The 2020 Census is quickly approaching, and the final version of the form needs to be approved soon.
The Trump administration is seeking to add a citizenship question to the census form, which, according to Connecticut Lt Governor Susan Bysiewicz would challenge the success of the Census, which is done every ten years.
On Tuesday morning Bysiewicz joined First Selectman Peter Tesei at Greenwich Library at a Census kick off event, along with State Senator Alex Bergstein and Mark Plumley, a US Census Bureau representative. Several non profit leaders were also present including Greenwich Library director Barbara Ormon Glynn, YWCA Greenwich director Mary Lee Kiernan, Boys & Girls Club of Greenwich’s Bobby Walker, and Greenwich United Way director David Rabin.
The message was simple.
Every man, woman and child needs to be counted.
“We have once every ten years to get this right,” said Plumley.
The count is reflected in the amount federal funding that makes its way back to Connecticut.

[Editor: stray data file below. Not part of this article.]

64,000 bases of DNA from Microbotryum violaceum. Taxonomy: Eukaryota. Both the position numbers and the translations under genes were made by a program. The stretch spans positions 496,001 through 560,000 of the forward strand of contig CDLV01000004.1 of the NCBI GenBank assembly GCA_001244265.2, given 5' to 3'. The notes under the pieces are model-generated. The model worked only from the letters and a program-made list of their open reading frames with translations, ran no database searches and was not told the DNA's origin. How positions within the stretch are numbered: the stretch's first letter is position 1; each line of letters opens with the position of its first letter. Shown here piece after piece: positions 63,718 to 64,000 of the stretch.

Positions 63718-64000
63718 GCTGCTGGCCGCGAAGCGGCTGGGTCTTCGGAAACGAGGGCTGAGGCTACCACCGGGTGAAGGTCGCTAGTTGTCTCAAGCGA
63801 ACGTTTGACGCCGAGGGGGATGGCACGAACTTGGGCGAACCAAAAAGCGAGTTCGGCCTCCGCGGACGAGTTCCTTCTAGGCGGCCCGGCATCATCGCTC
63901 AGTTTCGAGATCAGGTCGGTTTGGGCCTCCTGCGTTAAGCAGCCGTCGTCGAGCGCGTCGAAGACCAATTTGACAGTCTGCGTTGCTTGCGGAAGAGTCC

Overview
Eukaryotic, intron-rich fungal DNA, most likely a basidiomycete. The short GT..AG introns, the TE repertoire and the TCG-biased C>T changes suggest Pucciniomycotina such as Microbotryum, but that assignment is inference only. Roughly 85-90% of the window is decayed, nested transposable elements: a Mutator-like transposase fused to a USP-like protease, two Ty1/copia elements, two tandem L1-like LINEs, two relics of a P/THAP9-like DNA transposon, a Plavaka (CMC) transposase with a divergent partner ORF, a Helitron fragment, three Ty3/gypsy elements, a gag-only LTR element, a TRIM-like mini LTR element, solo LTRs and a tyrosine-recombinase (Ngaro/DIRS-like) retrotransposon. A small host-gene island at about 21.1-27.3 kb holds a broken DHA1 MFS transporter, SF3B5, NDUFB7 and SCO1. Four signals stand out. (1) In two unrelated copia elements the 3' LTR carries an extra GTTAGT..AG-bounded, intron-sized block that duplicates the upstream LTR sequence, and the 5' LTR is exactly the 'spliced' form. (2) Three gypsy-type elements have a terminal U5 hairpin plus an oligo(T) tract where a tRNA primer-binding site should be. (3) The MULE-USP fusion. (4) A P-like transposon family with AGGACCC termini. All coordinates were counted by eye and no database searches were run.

“The census count is important because we are 48th in terms of federal dollars as far as what we give versus what we get back,” Bysiewicz said. “We are a donor state.”
“Eleven billion dollars in federal funding is riding on this effort,” Bysiewicz added. “For each person we under-count we lose $2,900.”
“The Census is critical so we get our fair share of resources, and also so we can see ourselves as we are,” said State Senator Alex Bergstein, noting that the outside perception of Greenwich is that it is not diverse.
“It’s important to have the data to back that up because 22% of our families in Greenwich are Asset Limited, Income Constrained, Employed or (ALICE). They are barely making it. They’re employed and supporting children who go to our schools,” Bergstein said.
Census Bureau data is used to determine federal funding for a wide variety of purposes including the Highway Planning and Construction, Head Start program, Supplemental Nutrition Assistance Program (SNAP), Medicaid, Pell Grants, Title 1 Grants to Schools, Violence Against Women Grants, and much more.